Still, sometimes the magic of the end product conceals the hours of drudgery in the lab. I used to think of it almost as a given: You spend long hours in the lab, and with enough time, something always pops out from the other end.
Unfortunately, that idea doesn’t take into account the endless frustrations of engineering. They’re a very real and very unavoidable part of lab research. With a week to go before my thesis deadline, everyday problems in the lab have become even more agonizing. Here are a few quotes I picked up in lab that sum up what’s going on this week. Continue reading What’s Life Like in the Engineering Lab?
Over the course of the semester, PCURs will reflect on the professors, advisers, and friends who shaped their research experiences. We present these to you as a series called Mentorship in Research. Most undergraduates have met, or will meet, an individual who motivates and supports their independent work. Here, Jalisha shares her story.
For the past few weeks, I’ve been thinking about advisers and mentors, trying to determine whether a distinct difference exists between the two. From my personal musings, I’ve concluded that the two are very different — It seems mentors invest more time and energy into learning your strengths, weaknesses, interests, and passions so that they can help you succeed. I decided to ask around campus to see what other students had to say about the topic, and found that many others had similar opinions:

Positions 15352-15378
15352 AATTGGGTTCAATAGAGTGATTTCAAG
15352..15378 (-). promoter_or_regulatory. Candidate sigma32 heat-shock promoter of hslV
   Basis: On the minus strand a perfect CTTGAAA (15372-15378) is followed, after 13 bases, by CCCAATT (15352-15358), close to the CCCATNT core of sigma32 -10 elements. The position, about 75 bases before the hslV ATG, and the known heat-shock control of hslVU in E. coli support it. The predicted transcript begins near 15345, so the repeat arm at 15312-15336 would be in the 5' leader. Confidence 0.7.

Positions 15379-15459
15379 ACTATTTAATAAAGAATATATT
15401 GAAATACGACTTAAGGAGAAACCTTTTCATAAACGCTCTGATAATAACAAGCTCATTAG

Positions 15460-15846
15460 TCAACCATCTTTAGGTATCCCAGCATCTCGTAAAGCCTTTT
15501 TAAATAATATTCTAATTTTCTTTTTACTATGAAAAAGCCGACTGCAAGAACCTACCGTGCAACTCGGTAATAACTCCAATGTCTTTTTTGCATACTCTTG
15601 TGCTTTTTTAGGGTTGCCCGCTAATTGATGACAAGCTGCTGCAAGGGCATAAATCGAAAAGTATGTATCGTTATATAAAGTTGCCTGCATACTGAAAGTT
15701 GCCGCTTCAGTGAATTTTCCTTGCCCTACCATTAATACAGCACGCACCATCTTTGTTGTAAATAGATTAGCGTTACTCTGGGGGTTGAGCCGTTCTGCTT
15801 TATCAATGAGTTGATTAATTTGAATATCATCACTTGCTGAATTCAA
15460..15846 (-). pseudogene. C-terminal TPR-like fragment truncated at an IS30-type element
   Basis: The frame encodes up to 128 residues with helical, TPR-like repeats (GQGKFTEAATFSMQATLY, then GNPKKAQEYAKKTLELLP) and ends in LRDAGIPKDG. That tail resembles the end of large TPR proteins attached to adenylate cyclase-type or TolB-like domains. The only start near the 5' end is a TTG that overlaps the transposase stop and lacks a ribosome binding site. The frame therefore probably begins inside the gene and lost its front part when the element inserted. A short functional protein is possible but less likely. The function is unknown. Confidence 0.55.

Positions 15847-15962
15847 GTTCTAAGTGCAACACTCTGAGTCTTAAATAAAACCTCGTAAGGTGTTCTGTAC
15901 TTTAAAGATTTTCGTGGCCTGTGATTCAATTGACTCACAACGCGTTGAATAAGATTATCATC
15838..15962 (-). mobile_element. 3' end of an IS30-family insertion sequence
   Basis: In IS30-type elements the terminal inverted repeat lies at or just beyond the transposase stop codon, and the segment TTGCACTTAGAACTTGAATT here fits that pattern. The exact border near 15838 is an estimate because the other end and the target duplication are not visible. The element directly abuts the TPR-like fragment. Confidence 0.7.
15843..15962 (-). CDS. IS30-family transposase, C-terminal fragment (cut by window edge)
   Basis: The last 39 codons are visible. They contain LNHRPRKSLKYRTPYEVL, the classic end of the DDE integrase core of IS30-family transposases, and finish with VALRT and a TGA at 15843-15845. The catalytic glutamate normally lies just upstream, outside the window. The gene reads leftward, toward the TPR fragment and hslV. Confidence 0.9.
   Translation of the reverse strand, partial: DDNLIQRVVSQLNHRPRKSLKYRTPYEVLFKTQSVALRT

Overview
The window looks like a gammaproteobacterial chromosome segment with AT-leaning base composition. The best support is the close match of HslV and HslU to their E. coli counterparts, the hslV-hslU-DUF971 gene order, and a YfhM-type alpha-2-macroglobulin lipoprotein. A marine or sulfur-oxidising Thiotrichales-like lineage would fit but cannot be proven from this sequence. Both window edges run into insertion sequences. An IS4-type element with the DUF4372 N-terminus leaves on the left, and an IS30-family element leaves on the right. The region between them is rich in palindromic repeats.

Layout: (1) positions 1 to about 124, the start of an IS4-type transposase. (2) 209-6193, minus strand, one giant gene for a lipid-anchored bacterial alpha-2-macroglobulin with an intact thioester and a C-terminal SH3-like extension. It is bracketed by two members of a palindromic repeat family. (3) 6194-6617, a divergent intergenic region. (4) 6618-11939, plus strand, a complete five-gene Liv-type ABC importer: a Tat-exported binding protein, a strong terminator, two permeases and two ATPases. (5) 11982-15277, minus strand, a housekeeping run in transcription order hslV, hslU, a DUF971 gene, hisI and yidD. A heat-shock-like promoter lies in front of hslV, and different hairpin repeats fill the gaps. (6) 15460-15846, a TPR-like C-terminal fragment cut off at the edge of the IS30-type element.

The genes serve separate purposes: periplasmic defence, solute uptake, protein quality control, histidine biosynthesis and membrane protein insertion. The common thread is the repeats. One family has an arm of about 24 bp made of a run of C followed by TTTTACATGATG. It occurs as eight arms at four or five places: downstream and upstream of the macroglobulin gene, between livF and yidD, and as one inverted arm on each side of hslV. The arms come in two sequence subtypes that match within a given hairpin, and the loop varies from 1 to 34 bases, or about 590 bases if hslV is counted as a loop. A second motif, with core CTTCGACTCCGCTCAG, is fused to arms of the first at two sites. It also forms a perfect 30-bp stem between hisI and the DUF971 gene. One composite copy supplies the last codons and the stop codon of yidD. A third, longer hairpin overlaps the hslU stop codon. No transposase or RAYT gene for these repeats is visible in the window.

Sophomore Malachi Byrd said that advisers push you academically while mentors tend to meet you where you’re at.
Junior Kushal Dalal remarked that mentors take you under their wing and go beyond the role of an adviser.
Senior Dennisse Calle stated that, unlike advisers, mentors take every part of your life into account
These conversations made me question the relationships I’ve formed with Princeton professors. While I’ve had many wonderful advisers who have helped shaped me academically (and who I’m extremely grateful for), very few of these relationships felt personal enough to call them “mentors”.